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Welcome to our Asia Regulatory Roundup, our weekly overview of the top regulatory news in Asia.
The Central Drugs Standard Control Organization (CDSCO) of India has revised its draft biosimilar guidelines published earlier this year. While most of the document is unchanged, CDSCO has made notable amendments on how clinical trials must be run and the situations in which comparative studies of biosimilars and reference products are needed.
CDSCO, in collaboration with India’s Department of Biotechnology (DBT), originally published the draft in March. That document expanded and tweaked guidelines from 2012, notably by giving companies the flexibility to use reference biologics not marketed in India, adding postmarketing requirements and waiving the need to run Phase III trials under certain circumstances. The comment period on the original draft closed on 30 April. Having reviewed the feedback, CDSCO has revised and republished the draft guidelines.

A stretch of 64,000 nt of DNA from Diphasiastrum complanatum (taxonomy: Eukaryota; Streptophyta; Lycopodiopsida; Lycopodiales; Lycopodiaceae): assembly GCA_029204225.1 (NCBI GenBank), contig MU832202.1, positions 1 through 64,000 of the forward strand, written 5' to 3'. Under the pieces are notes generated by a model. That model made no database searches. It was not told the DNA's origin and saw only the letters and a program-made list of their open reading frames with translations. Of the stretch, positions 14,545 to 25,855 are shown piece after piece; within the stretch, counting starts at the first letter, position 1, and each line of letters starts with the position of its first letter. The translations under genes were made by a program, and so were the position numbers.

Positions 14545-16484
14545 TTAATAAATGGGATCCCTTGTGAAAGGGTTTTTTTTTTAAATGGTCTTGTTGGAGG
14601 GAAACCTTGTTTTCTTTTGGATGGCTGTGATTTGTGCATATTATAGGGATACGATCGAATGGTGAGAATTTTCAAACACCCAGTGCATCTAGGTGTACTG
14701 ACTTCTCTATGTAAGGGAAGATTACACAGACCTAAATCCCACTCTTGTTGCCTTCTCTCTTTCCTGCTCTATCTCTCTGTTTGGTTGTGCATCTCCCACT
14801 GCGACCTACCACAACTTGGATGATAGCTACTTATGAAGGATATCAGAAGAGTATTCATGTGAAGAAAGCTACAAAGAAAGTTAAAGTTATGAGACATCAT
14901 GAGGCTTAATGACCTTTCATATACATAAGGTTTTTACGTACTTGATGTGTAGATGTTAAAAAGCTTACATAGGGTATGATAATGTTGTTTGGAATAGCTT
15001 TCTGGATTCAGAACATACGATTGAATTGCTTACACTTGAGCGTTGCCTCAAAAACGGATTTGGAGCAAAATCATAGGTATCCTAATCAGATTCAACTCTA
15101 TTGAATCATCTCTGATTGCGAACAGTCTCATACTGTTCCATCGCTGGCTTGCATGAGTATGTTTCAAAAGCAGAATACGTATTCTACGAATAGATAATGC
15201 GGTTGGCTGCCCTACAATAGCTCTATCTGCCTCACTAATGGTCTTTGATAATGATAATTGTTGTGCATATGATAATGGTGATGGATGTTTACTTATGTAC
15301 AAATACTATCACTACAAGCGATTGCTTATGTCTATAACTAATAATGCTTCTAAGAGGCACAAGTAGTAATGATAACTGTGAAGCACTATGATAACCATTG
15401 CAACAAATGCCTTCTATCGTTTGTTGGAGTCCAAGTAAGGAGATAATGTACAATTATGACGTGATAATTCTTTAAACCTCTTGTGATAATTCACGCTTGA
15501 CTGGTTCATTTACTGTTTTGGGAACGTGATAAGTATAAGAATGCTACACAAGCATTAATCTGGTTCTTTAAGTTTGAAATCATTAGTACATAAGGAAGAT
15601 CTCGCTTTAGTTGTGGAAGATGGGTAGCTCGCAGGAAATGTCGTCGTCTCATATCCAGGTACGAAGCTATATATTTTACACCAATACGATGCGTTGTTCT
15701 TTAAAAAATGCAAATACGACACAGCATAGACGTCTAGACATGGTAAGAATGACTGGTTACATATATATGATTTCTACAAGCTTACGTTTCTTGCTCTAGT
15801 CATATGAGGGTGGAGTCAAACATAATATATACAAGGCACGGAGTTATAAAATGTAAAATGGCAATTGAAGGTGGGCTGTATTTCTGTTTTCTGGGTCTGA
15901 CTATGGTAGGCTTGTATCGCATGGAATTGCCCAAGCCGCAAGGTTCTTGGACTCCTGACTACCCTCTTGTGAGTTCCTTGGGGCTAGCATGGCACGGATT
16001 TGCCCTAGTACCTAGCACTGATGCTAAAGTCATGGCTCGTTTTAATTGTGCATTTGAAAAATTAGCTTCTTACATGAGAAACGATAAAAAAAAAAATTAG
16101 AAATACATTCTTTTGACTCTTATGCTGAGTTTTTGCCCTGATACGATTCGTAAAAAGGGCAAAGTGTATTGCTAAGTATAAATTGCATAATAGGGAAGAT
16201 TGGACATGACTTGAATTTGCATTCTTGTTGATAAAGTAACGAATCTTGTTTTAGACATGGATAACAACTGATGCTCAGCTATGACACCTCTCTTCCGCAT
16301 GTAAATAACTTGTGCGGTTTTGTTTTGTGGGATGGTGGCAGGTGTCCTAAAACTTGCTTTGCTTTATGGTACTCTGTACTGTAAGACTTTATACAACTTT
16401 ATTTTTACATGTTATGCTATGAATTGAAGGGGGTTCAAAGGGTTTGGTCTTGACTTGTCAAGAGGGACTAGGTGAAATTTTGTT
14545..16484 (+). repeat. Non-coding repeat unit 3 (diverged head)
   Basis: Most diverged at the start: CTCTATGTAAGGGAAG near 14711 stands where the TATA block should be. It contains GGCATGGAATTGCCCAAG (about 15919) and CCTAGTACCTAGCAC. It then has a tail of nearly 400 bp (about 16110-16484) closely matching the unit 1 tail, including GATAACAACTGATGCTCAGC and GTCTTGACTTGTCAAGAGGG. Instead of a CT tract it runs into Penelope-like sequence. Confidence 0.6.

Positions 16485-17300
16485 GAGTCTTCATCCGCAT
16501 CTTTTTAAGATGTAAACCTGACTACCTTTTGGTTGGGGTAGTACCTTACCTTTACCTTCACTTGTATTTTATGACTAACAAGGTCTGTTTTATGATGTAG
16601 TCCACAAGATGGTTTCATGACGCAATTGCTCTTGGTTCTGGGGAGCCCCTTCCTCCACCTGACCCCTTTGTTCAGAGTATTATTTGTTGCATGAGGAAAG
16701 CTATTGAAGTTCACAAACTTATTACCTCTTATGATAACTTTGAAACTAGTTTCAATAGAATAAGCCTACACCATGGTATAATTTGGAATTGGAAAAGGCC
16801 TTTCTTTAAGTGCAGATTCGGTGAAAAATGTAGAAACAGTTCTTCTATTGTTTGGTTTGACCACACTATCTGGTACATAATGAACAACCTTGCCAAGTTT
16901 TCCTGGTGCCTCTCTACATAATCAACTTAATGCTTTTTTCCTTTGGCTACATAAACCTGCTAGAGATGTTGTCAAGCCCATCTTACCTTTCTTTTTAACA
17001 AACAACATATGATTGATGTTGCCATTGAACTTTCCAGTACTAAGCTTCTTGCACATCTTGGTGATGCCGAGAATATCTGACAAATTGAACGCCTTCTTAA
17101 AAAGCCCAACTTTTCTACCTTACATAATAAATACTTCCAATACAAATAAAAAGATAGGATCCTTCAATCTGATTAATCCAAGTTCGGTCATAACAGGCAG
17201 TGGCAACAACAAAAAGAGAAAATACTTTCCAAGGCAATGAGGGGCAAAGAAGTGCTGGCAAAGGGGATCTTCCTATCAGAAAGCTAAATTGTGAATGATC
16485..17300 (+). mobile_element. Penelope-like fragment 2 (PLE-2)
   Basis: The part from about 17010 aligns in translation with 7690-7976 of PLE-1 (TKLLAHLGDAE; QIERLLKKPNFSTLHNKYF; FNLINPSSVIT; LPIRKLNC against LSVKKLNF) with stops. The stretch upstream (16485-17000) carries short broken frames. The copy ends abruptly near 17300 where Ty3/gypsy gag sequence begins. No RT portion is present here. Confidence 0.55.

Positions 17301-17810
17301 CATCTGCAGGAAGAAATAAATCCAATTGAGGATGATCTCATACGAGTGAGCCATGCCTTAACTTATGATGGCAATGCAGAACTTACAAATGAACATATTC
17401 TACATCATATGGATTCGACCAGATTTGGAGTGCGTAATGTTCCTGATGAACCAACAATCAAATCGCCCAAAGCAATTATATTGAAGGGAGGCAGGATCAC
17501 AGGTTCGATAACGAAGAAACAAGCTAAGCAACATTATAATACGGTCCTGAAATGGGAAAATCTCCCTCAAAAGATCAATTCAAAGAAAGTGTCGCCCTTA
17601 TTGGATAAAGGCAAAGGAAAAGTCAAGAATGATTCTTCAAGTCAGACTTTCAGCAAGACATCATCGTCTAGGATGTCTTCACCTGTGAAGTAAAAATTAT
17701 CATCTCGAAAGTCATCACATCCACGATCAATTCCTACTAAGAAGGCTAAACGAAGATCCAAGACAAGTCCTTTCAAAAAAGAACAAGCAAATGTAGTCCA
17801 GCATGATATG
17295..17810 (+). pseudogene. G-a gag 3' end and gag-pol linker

The changes remove some of the flexibility offered by the earlier draft. The revised guidance still offers a way for regulators to waive the need for biosimilar developers to run comparative safety and efficacy studies, but it reduces the number of situations in which such an approach is acceptable. CDSCO now states it will only allow waivers in “exceptional cases.” The regulator has also expanded the pharmacokinetic and pharmacodynamic criteria that must be met for a waiver to be granted, and said confirmatory safety and efficacy studies are mandatory for monoclonal antibodies.